The Venetian Fort at Bohali on Zakynthos – Greece
Although I visit the Greek island of Zakynthos each year, last summer was the first time that I managed to take a look inside the old Venetian Fort or Kastro on top of the hill at Bohali and overlooking Zante town. I’ve often sat in one of the terrace cafes up there and admired the view over the town looking out to sea and even looked inside the pretty little church that is so sought after for weddings and christenings, but somehow I never got there at a time when the Venetian fort was open.
This time, I made a little more effort to arrive in the morning and was able to pass through the stone gateway with the Venetian lion carved on it and into the compound itself. The Venetian Fort dates back to the 15th century and is enclosed by a stone wall with steep drops on all sides and a near 360 degree view over the island, so it’s easy to understand why it would be situated on this hill. In 1460 the fort was destroyed by the Turks and later the islanders tried to repair it with the help of the Venetians at one point making it the capital of the island.
Inside the walls, there is a surprisingly large area that would once have been a bustling encampment, almost a small village catering for the many soldiers stationed here, but is now an open space, overgrown with shady pine trees. There was little left to indicate what would have once gone on inside the fortress with only a few stone buildings remaining, such as the prison cells and the munitions building. There were some canons lying around and a paved stone area by the walls where you could get a great view over the bay and imagine yourself to be on look-out for invasion from the sea.
At each of the different areas there were signs in English describing the buildings or activities that were once there. However, there was little else to bring the place to life and the whole fortress had something of an abandoned air. Thinking of the similar fortress of Castelo de Sao Jorge in Lisbon which is one of the premier tourist attractions of the city, has an excellent museum and even a top class restaurant inside the walls, I thought what a missed opportunity this was for the island. Perhaps the local authorities are not interested in directing resources at this part of the island’s history or perhaps the package holiday makers who visit Zakynthos are not so interested in visiting this kind of historical attraction.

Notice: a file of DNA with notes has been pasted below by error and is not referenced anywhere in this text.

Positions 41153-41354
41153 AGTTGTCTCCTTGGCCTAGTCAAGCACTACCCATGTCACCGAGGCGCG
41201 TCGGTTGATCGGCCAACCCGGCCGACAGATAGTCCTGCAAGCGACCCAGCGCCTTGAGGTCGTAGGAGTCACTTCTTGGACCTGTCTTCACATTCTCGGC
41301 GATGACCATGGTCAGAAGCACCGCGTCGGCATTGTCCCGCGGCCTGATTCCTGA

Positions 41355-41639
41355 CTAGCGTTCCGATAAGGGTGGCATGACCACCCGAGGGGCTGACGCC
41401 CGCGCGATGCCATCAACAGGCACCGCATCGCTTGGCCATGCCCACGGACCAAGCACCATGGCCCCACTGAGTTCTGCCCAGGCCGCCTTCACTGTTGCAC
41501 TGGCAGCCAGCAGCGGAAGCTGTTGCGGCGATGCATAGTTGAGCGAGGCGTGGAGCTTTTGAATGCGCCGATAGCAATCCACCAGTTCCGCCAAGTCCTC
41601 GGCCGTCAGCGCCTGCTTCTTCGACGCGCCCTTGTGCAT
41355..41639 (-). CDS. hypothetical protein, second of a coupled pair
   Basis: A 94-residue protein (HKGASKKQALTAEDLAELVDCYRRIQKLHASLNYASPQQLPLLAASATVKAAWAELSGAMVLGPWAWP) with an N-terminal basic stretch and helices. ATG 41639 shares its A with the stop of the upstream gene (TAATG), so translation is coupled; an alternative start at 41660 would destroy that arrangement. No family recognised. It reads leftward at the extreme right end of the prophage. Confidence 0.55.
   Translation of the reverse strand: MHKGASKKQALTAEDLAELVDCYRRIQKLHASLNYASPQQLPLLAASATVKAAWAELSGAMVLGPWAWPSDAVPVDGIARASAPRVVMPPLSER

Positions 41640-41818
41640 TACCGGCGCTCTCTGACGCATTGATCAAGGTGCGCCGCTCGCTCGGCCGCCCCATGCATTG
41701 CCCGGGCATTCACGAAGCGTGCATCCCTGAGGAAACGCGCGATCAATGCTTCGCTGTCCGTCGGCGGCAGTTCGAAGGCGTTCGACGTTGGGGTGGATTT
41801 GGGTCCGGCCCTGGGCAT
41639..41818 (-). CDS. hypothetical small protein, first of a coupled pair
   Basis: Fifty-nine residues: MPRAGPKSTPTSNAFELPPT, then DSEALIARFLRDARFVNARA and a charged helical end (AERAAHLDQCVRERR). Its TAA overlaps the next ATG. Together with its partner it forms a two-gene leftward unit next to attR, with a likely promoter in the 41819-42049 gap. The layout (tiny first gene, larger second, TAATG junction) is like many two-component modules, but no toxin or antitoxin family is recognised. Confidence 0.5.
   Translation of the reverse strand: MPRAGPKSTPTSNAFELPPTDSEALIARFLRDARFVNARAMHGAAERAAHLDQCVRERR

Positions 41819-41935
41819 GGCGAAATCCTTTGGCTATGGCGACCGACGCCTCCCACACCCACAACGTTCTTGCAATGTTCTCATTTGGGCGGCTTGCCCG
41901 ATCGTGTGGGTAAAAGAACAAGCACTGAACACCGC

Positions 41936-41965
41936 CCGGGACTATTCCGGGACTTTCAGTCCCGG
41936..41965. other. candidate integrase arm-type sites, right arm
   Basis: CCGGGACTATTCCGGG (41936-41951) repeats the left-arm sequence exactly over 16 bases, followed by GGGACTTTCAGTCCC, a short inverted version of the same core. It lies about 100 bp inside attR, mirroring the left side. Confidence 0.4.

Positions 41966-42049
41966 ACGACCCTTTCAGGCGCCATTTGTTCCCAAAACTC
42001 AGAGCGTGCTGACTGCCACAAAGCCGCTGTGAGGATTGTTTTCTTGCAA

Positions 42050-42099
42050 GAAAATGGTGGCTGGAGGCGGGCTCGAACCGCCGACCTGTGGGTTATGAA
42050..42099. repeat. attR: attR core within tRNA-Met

If you visit the island of Zakynthos, it’s worth looking around if you’re interested in the history of the island, perhaps combining with a relaxing coffee on the terrace admiring the view and a look inside the church if it happens to be open. I believe the little tourist train that stops in the main square of Zante town will take you up to the top of the hill to save your weary legs on the steep climb. The opening times are given below, although you may need to get your hotel to check these by ringing ahead, if you’re making a special visit.
From the 1st of November to the 30th of June: Every day from :08.30-15.00 and closed on Mondays.
From the 1st of July to the 31st of October: Every day from 08.00-19.00 and closed on Mondays.
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